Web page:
Interview – with Michael Fair of Black Ink – Detroit, MI

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Flavors Produced to Date

Orange ~ Smoked Apple Chicory ~ Mint Hibiscus ~ Citrus Twist ~ Vanilla Coffee

Seasonal – Blueberry Vanilla ~ Coconut Raspberry

They also have a 5-bottle core pack available

Founded – September 29th, 2016 the first experimental batch made

Founded – October 22nd, 2016 BIB name was made

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Bitters Hub – What was it that motivated you to get started in the world of bitters production?

Michael Fair – After being hired in at the English Inn as a bartender, I became instantly intrigued in the craft. I researched with my mentor, Eric Nelson various fields of wine, beer, and spirits. The field that caught my eye the most, was bitters. Quickly after finding out the history of bitters, I realized that Michigan did not have a brand. This was a big endeavor because I had no connections or mentors in the bitters field. I had to go with what I had in the bartending world. After trying a few experimental batches and messing around with different flavoring agents, I finally felt more confident to follow through. I wanted to be the first bitters company in Michigan and make my mark on the industry.

BH – What experience do you have in the culinary field, or another field, that gave the inspiration to delve into the now-popular bitters products?

MF – My only experience was working at the English Inn and American Fifth Spirits in the Greater Lansing Area. Those two establishments not only gave me hands-on experience with flavors and cocktail making, but also knowledgeable mentors in their field.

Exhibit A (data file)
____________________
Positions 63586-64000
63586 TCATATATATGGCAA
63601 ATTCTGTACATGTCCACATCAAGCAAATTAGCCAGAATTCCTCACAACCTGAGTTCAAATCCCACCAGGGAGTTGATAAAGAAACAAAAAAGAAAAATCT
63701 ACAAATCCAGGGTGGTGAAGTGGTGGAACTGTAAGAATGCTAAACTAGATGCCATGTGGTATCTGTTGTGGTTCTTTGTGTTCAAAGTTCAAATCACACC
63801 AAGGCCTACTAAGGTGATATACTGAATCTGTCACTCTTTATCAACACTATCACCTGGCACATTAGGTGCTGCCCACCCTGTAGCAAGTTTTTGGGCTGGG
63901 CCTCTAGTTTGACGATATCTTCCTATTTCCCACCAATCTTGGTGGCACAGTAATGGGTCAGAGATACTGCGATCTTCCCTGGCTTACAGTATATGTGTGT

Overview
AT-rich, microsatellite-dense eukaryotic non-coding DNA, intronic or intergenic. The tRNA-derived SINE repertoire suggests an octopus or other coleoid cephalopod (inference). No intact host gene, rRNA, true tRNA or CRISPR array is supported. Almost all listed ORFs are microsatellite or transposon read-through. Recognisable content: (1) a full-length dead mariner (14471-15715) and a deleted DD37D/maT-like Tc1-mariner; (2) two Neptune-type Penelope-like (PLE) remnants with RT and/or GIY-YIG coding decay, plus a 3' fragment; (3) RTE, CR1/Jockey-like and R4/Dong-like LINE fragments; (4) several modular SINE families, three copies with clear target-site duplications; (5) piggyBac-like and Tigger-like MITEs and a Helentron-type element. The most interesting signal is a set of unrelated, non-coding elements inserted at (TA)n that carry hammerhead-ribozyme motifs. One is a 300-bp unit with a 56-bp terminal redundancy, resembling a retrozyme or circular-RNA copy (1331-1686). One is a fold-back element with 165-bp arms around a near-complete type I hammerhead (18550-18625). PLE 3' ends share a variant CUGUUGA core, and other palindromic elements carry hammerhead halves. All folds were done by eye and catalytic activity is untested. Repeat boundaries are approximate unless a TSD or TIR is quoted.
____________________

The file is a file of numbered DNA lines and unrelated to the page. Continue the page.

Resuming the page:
BH – Are you originally from East Lansing?  If not, how did you end up there?

MF – I am originally from Troy, Michigan. I moved to East Lansing because I attended Michigan State University. I am currently living in Midland, Michigan. Currently looking into warehouse space in Detroit, Michigan for expansion purposes.

BH – How is the supply and demand going so far with your bitters, and what could be improved, if anything, knowing that bitters, for the most part, a small-batch artisanal endeavor?

MF – The supply and demand are quickly growing, especially with customers from the South East region of Michigan. We have only shipped under 50 orders outside of Michigan. I believe that we can improve with more coverage to all of Michigan, especially the upper region near Traverse City. We are seeking more exposure for our brand to develop more partnerships with other big companies in the cocktail industry.

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BH – Managers of restaurants, owners of bars, and hotel F & B directors. How do we open them up to our amazing world of bitters and their usage behind the bar, so bartenders eager to experiment (for the betterment of the establishment) don’t have to face such an uphill battle with gaining easier acceptance bringing them in?